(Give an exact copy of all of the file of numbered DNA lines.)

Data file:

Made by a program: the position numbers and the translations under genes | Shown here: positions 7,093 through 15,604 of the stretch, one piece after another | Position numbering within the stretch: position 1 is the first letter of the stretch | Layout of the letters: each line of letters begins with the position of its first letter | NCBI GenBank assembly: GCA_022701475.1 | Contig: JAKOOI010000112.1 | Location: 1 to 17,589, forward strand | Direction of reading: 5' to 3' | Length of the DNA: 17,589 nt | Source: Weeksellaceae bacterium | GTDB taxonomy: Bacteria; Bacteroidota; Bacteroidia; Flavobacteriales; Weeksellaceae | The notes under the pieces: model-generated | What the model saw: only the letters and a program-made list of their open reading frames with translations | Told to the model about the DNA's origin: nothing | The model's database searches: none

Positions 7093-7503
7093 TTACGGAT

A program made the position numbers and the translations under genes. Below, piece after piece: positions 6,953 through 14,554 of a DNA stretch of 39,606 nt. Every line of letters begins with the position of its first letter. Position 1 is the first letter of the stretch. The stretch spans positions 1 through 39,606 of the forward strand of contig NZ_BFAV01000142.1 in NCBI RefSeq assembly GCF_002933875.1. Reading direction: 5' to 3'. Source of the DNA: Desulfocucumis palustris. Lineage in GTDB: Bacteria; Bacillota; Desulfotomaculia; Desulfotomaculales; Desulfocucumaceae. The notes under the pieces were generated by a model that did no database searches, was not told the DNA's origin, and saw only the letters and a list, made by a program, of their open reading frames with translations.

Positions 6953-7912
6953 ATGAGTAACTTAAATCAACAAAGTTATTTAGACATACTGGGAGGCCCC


Made by a program: the position numbers and the translations under genes | Shown here: positions 7,093 through 15,604 of the stretch, one piece after another | Position numbering within the stretch: position 1 is the first letter of the stretch | Layout of the letters: each line of letters begins with the position of its first letter | NCBI GenBank assembly: GCA_022701475.1 | Contig: JAKOOI010000112.1 | Location: 1 to 17,589, forward strand | Direction of reading: 5' to 3' | Length of the DNA: 17,589 nt | Source: Weeksellaceae bacterium | GTDB taxonomy: Bacteria; Bacteroidota; Bacteroidia; Flavobacteriales; Weeksellaceae | The notes under the pieces: model-generated | What the model saw: only the letters and a program-made list of their open reading frames with translations | Told to the model about the DNA's origin: nothing | The model's database searches: none

Positions 7093-7503
7093 TTACGGAT

A program made the position numbers and the translations under genes. Below, piece after piece: positions 6,953 through 14,554 of a DNA stretch of 39,606 nt. Every line of letters begins with the position of its first letter. Position 1 is the first letter of the stretch. The stretch spans positions 1 through 39,606 of the forward strand of contig NZ_BFAV01000142.1 in NCBI RefSeq assembly GCF_002933875.1. Reading direction: 5' to 3'. Source of the DNA: Desulfocucumis palustris. Lineage in GTDB: Bacteria; Bacillota; Desulfotomaculia; Desulfotomaculales; Desulfocucumaceae. The notes under the pieces were generated by a model that did no database searches, was not told the DNA's origin, and saw only the letters and a list, made by a program, of their open reading frames with translations.

Positions 6953-7912
6953 ATGAGTAACTTAAATCAACAAAGTTATTTAGACATACTGGGAGGCCCC